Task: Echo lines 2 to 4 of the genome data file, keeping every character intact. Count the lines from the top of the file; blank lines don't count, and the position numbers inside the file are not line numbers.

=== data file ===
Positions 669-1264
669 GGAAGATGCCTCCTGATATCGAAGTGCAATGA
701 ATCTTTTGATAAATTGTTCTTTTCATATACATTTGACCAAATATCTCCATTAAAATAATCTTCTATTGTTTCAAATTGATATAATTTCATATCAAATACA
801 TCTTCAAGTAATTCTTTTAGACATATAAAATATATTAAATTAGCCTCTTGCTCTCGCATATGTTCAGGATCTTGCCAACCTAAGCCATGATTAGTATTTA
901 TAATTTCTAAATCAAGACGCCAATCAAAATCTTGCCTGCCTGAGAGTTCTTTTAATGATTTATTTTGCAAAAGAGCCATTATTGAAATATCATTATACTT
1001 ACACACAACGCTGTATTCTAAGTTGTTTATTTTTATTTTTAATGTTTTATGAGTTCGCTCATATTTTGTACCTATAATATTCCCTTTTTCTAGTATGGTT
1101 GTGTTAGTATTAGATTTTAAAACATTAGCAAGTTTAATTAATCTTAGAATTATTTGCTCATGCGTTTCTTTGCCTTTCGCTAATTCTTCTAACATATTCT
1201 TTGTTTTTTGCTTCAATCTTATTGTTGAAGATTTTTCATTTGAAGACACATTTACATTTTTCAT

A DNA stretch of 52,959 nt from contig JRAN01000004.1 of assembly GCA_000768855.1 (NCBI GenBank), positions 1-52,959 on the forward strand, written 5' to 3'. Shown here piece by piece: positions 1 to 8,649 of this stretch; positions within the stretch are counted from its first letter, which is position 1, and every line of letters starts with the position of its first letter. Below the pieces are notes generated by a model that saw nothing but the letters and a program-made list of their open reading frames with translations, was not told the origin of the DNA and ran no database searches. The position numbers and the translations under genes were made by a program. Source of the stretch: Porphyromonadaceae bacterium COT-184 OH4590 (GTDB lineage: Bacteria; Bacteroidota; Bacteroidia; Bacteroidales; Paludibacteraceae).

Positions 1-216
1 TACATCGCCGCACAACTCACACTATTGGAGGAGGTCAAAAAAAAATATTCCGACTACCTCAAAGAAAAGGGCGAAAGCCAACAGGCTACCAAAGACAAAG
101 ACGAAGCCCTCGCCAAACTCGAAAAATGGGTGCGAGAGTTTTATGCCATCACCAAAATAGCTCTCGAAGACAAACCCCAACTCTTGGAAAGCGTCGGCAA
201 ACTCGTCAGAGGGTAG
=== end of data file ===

669 GGAAGATGCCTCCTGATATCGAAGTGCAATGA
701 ATCTTTTGATAAATTGTTCTTTTCATATACATTTGACCAAATATCTCCATTAAAATAATCTTCTATTGTTTCAAATTGATATAATTTCATATCAAATACA
801 TCTTCAAGTAATTCTTTTAGACATATAAAATATATTAAATTAGCCTCTTGCTCTCGCATATGTTCAGGATCTTGCCAACCTAAGCCATGATTAGTATTTA